In line with the Roubini-related post below this one, here's a highly interesting excerpt from David Rosenberg's "Toast With Dave" (courtesy Gluskin Sheff) today about the cash-for-clunkers program that this blog has panned more than once. The big picture implications are serious and feed my skepticism that Dr. Roubini et al. are correct in advocating large-scale, long-term "stimulation" of the economy. As a physician, I have had many alcoholics and other substance-abusers under my care. Including nicotine addicts, that was a very large number. There's no time to stop the addiction like the present.
Enough of me; here's Dr. Rosenberg:
Indeed, just have a look-see at what is about to happen now that the government's Cash-for-Clunkers blowout is finally over; the USA Today cites an Edmunds.com study which shows that half as many people are researching a new car purchase on its website compared to the peak levels during the cash-for-clunkers survey. Apparently, traffic is off 10% from depressed June levels, when the subsidy program was barely a concept. Will the government reinstate the program when auto sales collapse in the fourth quarter? Can it possibly justify more than the $3 billion in taxpayer money that has already been committed to supporting auto consumption? This is what Mr. Market may not see just yet — a 2002Q4 style of GDP growth relapse in the final three months of the year.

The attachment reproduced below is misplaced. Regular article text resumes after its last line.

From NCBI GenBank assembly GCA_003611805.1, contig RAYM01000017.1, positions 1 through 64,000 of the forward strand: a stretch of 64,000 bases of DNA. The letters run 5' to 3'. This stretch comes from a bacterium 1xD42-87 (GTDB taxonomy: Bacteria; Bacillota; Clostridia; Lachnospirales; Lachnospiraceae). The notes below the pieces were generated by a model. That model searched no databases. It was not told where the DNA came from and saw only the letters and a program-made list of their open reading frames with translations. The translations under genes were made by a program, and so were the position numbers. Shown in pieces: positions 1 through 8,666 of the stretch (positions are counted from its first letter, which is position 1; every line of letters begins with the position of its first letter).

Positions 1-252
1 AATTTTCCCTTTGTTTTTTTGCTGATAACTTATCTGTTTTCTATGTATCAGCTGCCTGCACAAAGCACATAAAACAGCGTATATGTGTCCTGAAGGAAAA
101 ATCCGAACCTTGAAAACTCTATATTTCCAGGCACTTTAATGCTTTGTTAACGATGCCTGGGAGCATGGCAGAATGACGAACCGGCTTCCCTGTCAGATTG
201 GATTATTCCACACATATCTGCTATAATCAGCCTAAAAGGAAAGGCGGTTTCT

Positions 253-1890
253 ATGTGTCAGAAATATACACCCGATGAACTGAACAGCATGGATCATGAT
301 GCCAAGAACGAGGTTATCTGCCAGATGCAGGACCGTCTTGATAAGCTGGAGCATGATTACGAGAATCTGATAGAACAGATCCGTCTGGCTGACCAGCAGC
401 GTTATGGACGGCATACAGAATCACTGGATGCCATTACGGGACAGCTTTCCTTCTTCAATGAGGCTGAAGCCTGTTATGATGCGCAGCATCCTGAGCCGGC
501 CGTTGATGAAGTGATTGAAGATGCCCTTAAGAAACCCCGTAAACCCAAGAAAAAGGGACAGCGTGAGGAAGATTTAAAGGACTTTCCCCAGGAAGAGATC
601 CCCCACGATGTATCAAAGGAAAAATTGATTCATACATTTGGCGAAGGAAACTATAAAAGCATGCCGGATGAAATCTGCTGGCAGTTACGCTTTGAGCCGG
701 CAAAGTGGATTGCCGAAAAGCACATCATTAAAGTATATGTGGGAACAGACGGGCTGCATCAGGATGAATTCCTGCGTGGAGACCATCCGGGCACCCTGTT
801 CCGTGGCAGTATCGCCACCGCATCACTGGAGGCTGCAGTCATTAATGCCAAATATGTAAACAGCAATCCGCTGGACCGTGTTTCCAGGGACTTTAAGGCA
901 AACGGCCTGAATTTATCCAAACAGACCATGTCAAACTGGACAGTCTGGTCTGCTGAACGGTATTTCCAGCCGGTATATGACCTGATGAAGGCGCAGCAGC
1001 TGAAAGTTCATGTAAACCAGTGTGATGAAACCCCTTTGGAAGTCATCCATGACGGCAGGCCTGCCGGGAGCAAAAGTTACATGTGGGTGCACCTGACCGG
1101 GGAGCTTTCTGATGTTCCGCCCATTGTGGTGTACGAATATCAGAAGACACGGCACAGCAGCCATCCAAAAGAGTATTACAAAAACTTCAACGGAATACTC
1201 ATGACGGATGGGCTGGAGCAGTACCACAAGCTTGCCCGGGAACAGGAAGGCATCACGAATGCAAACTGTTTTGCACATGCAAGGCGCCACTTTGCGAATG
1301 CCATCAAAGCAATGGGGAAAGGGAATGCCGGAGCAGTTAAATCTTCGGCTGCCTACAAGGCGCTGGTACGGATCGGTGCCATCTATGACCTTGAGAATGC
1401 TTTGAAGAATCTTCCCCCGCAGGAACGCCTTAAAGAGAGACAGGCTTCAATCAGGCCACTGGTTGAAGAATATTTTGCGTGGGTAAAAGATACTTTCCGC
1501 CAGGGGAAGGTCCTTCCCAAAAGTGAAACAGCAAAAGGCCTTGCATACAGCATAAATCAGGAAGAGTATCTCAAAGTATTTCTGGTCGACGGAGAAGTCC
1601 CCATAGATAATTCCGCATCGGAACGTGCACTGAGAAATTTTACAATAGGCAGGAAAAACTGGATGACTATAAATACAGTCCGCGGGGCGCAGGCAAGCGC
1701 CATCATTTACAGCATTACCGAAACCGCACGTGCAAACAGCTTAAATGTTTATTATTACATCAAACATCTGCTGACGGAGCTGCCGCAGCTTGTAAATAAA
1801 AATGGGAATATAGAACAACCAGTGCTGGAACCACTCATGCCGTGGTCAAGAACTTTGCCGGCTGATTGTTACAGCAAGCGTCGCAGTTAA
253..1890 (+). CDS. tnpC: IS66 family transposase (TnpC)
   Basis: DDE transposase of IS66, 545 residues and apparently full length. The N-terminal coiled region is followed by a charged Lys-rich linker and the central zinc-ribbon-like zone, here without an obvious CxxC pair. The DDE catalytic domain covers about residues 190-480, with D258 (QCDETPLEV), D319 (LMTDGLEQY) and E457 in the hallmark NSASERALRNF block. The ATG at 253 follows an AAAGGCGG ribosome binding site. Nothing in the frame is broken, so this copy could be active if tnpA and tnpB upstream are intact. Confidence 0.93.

What is interesting is that a CNW Research poll found that nearly 1 in 4 Cash-for-Clunkers beneficiaries now regret making the decision to buy a new car they had no intention of purchasing just yet — because now they are faced with a huge financial bill to pay. Think about it, nearly 700,000 sales with an average amount to finance of nearly $16,000 means that the government induced the household sector to take on more than $11 billion of new debt. It was an overextended consumer that got us into this financial mess to begin with, and now Uncle Sam just induced the household sector to expand its balance sheet by $11 billion instead of doing the prudent thing, even if at the expense of auto consumption over the near-term, and providing lessons on how to live within our means. This is all rather unbelievable, and the price we will now pay for an illusory positive print on third quarter GDP will be stagnation over the next several quarters.
Remember that it is the stock that is in essence a perpetual option, and a bond that is limited in duration and therefore allows a "do-over", trading stocks without believing in long-term ownership being a negative-sum game. Elsewhere in the "Toast With Dave", he reiterates that the risk-reward for exposure to businesses is better with corporate debt than equity.
Lots to think about in the waning dog days of August . . .